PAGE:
Clackamas Democrats don’t sit on their hands in so-called non-partisan elections. They know candidates have values, and they work for and support those candidates who share their values. (Endorsed candidates in bold.)
In the case of Tuesday’s special district elections with 77 overall races, Clackamas Democrats won eight of the 11 contested races they worked on. Many races were uncontested but worth mentioning is Betty Reynolds, of West Linn.She won election to the Clackamas Community College board; she was appointed a few months ago to a vacant slot and was unopposed.
There are two important concepts that need to be understood about the special counsel’s report. One is obvious, the other less so.
One is the question of whether or not the 2016 election was free and fair?
The answer is clearly NO.
“As set forth in detail in this report, the Special Counsel’s investigation established that Russia interfered in the 2016 presidential election principally through two operations. First a Russian entity carried out a social media campaign that favored presidential candidate Donald J Trump and disparaged presidential candidate Hillary Clinton. Second, a Russian intelligence service conducted computer-intrusion operations against entities, employees, and volunteers working on the Clinton Campaign and then released stolen documents.”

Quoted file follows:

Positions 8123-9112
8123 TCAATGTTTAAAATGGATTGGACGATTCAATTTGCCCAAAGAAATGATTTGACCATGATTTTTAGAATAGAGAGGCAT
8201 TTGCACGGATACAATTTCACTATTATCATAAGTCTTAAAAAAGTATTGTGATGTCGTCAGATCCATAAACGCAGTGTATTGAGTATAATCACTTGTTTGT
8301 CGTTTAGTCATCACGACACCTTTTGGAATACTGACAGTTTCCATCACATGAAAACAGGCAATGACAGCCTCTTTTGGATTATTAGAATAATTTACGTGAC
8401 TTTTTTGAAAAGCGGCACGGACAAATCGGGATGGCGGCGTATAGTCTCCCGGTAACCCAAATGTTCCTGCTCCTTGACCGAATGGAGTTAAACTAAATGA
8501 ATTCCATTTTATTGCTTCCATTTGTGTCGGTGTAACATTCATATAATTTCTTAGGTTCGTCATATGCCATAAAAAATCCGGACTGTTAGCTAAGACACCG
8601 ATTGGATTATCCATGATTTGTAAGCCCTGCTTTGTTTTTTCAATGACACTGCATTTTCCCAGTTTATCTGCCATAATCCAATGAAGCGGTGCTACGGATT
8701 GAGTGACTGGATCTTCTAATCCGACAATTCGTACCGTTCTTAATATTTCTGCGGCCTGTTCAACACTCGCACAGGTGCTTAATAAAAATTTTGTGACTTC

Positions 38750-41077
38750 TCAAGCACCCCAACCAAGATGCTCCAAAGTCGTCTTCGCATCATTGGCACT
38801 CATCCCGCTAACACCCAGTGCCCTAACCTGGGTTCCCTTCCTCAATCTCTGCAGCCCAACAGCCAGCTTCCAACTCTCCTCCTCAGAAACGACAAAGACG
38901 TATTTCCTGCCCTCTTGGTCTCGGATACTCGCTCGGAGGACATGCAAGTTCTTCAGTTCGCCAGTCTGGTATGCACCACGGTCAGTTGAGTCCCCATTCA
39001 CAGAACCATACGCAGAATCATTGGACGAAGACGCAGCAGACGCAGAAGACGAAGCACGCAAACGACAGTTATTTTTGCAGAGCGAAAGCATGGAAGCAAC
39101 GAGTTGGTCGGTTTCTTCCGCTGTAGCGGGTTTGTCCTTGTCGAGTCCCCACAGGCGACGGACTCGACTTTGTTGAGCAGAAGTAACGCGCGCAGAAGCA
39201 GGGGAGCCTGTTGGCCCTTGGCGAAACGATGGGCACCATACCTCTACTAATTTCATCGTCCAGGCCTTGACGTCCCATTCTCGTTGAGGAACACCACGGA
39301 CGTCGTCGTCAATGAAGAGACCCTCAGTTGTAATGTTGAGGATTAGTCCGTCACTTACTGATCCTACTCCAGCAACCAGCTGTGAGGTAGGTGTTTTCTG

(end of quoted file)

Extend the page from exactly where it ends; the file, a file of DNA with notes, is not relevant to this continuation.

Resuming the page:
We’re pleased to share the highlights below from Standing and District Committee meetings held in March 2019.
House District 39, Naella Tesch and Gay Lewis House District 40, Cris Waller and Mike Weber
Candidates lined up to speak at the joint meeting of HD39 and HD 40 on March 30. Before fielding questions, candidates for local school and water districts spoke about their campaigns and their districts. Candidates stressed that their races are getting more and more competitive.
The Democratic Party of Clackamas County (DPCC) is pleased to announce that we are seeking applications and nominations for the 2019 Jill Thorn Grant. This is a $500 grant to a woman seeking office for the first time.
Seventy-seven special districts in Clackamas County have elections in May for a wealth of seats on smaller boards and commissions — from the biggest school district in the county to a water district in the county’s westernmost reaches that may soon disappear; (the water district that is, not the reaches.)
Just 15 of those districts will receive special attention as they are the only ones with contested races. In some cases, smaller boards have no candidates whatsoever.